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Artificial lights with different spectra do not alter detrimental attraction of young Chinook salmon and sockeye salmon along lake shorelines

May 6, 2021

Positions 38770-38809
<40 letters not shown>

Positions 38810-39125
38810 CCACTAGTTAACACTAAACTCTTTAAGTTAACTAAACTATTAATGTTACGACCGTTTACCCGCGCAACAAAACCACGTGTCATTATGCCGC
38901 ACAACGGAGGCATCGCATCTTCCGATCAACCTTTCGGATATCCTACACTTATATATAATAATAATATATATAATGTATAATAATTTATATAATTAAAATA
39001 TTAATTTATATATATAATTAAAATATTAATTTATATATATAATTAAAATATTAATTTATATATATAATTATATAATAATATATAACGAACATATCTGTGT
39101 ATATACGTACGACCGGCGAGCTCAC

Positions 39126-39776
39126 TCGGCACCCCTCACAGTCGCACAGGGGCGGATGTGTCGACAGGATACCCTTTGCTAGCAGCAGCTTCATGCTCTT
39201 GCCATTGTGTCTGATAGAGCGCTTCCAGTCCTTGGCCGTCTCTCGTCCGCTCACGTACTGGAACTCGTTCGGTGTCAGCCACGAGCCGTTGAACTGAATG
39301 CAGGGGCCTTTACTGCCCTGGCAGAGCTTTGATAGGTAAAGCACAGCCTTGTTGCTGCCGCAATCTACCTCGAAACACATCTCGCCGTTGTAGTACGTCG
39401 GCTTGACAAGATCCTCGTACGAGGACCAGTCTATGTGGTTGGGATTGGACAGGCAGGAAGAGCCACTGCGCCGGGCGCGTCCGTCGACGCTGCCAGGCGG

Artificial light at night (ALAN) is common in lakes with developed shorelines, especially prevalent in the nearshore areas where juvenile fishes, including salmonids, are present. One concern is that fishes may be attracted to ALAN and become more vulnerable to predators. The use of longer wavelength lights has been suggested to reduce the effects of ALAN; however, the response in juvenile salmonids is not well known. We tested the hypothesis that longer wavelength lights would attract fewer subyearling Chinook salmon (Oncorhynchus tshawytscha) and sockeye salmon (O. nerka) than shorter wavelength lights. Test lights included 4 LED lights, an incandescent light, and a high-pressure sodium light (HPS). In total, 13 experimental trials were conducted in 2017 and 2018, and in total 1769 Chinook salmon and 870 sockeye salmon were collected with beach seines. The mean catch rate (number per beach seine set) of subyearling salmonids was 51.0 for lighted treatments but only 6.6 for control treatments (no light). In both years, we did not find any significant difference in catch rates for either species between either of the longer wavelength lights (red-filter and yellow-filter LED lights) and other lights, and thus we rejected the hypothesis that longer wavelength light would attract fewer subyearling salmonids. For these early life stages of salmon in shallow shoreline habitats, reducing the intensity of light present is likely more important than altering the spectral composition when trying to minimize maladaptive attraction to ALAN.